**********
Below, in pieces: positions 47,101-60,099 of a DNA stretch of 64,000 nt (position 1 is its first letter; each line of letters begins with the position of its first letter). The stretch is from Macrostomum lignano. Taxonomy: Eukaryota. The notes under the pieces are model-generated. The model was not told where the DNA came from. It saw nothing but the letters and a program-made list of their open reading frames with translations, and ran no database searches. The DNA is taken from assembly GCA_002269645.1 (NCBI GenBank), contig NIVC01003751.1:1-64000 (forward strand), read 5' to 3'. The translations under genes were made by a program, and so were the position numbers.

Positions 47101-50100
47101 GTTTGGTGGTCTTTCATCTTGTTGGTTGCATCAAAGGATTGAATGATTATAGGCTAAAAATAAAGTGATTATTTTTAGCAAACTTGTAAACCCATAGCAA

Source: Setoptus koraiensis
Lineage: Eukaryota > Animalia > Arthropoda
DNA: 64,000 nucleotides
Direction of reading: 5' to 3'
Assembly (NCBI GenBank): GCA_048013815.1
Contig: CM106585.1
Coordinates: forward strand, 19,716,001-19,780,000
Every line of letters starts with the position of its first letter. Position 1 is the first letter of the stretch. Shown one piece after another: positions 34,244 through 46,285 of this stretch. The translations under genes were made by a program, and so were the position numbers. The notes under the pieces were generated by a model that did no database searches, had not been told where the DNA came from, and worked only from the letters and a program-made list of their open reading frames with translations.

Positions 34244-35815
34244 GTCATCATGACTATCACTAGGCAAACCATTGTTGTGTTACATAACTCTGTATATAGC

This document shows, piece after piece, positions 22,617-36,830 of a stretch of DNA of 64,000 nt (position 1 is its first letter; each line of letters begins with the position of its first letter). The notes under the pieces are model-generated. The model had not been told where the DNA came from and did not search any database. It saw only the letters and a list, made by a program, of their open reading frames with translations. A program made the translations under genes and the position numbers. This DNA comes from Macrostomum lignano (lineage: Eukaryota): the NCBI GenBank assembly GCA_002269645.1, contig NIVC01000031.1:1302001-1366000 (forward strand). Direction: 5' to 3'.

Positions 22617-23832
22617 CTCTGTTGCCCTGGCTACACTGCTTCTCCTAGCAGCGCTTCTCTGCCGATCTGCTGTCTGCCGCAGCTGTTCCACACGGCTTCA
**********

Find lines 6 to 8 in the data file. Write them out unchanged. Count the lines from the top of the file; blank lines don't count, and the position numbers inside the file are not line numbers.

DNA: 64,000 nucleotides
Direction of reading: 5' to 3'
Assembly (NCBI GenBank): GCA_048013815.1